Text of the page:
Texas judge dismisses NRA's bankruptcy case — is this the beginning of the end?

After Texas ruling, pro-gun group must face N.Y. attorney general in 2022 trial that could force its dissolution

Published May 12, 2021 2:54PM (EDT)

Wayne LaPierre (Getty Images)
Wayne LaPierre (Getty Images)

Federal bankruptcy judge Harlin Hale dismissed the National Rifle Association's bankruptcy petition late on Tuesday, striking a massive blow to the controversial pro-gun organization's legal battle to crawl out of years of financial mismanagement. Hale came down hard on the NRA in the 33-page decision, describing the bankruptcy filing — which sought to relocate the group to Texas from New York, where it faces multiple legal problems — as "not having been filed in good faith."

"There are several aspects of this case that still trouble the Court, including the manner and secrecy in which authority to file the case was obtained in the first place, the related lack of express disclosure of the intended Chapter 11 case to the board of directors and most of the elected officers, the ability of the debtor to pay its debts, and the primary legal problem of the debtor being a state regulatory action," Hale wrote in the ruling on Tuesday. He made clear that he agreed with New York Attorney General Letitia James "that the NRA is using this bankruptcy case to address a regulatory enforcement problem, not a financial one."

"Tuesday's decision means the NRA will not have bankruptcy protections, which it has said are needed to protect against a 'barrage of litigation' the organization is facing," CNN noted in its Tuesday report. 

The NRA initially sought Chapter 11 bankruptcy relief back in January, but the case appeared to fall apart in court, amid testimony that CEO Wayne LaPierre used luxury yachts as getaway vacation vessels following mass shootings such as the 2012 Sandy Hook massacre, when he claimed to fear for his safety. LaPierre also frustrated the judge on several occasions throughout the case with unresponsive answers.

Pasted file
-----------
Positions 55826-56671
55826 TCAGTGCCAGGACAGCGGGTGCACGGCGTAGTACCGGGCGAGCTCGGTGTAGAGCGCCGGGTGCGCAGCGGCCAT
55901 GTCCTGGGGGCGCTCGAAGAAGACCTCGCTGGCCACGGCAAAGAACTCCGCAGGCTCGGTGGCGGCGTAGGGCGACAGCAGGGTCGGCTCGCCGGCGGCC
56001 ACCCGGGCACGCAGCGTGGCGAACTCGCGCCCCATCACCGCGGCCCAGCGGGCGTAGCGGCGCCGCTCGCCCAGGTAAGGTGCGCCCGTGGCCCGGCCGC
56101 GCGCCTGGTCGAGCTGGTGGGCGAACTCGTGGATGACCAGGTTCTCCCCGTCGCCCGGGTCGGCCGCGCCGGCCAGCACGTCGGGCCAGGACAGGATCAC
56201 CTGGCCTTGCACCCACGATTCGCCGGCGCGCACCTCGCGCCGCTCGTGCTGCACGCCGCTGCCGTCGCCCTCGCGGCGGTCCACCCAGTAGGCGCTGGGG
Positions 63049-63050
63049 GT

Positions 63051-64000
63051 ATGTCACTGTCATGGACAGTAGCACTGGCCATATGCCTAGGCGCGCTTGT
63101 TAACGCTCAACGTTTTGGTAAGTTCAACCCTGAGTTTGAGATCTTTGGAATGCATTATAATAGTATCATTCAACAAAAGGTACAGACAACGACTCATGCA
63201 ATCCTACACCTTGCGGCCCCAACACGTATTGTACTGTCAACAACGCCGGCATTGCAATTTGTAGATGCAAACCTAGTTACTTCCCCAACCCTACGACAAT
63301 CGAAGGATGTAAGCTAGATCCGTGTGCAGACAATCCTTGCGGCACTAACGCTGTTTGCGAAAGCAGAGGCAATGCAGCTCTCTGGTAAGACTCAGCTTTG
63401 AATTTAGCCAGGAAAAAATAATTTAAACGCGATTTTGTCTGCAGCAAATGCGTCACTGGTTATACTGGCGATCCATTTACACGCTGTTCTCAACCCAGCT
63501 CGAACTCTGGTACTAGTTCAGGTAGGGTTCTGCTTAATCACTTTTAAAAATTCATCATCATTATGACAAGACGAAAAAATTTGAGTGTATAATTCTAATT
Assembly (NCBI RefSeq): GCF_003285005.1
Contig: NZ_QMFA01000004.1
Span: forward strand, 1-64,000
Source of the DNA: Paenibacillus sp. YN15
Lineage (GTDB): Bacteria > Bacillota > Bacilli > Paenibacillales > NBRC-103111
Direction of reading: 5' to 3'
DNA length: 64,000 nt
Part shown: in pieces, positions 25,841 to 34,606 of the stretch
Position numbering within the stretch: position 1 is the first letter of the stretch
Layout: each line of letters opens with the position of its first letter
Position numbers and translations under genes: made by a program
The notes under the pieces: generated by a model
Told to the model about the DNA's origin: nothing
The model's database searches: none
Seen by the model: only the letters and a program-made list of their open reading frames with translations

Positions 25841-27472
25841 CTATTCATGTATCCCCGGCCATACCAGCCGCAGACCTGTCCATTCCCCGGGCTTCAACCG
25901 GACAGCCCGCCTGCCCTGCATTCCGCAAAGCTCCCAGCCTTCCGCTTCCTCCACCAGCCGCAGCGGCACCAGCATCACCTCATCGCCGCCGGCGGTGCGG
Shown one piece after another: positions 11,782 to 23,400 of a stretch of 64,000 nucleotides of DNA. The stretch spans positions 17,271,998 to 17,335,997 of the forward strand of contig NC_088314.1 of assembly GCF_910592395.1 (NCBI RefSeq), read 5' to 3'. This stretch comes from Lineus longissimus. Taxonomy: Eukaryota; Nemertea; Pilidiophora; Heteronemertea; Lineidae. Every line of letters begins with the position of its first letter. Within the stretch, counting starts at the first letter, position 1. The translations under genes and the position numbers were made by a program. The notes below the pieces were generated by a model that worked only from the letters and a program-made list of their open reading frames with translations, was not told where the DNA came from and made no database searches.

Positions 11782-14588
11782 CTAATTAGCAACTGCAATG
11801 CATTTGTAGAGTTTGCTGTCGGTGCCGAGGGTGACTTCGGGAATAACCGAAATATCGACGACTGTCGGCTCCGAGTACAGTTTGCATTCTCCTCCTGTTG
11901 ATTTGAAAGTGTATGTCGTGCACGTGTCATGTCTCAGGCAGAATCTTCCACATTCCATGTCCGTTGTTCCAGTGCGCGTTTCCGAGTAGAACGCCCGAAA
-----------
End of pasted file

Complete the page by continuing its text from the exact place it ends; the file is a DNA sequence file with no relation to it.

LaPierre's comments following the judge's ruling signaled that this decision comes as a major blow. "We remain an independent organization that can chart its own course, even as we remain in New York to confront our adversaries," LaPierre wrote in a statement released to the press. "The NRA will keep fighting, as we've done for 150 years."

The ideal outcome for the NRA in bankruptcy court was to restructure the financially struggling organization in Texas, largely protected from James' lawsuit, which alleges a long pattern of negligence, mismanagement and self-dealing and could result in the NRA's dissolution. Following Tuesday's decision in Texas, James issued a statement reading in part: "Weeks of testimony have demonstrated that the NRA and Wayne LaPierre simply filed chapter 11 bankruptcy to avoid accountability. This trial underscored that the NRA's fraud and abuse continued long after we filed our lawsuit. Without a doubt, the board was deceived when bankruptcy language was hidden in Mr. LaPierre's contract earlier this year."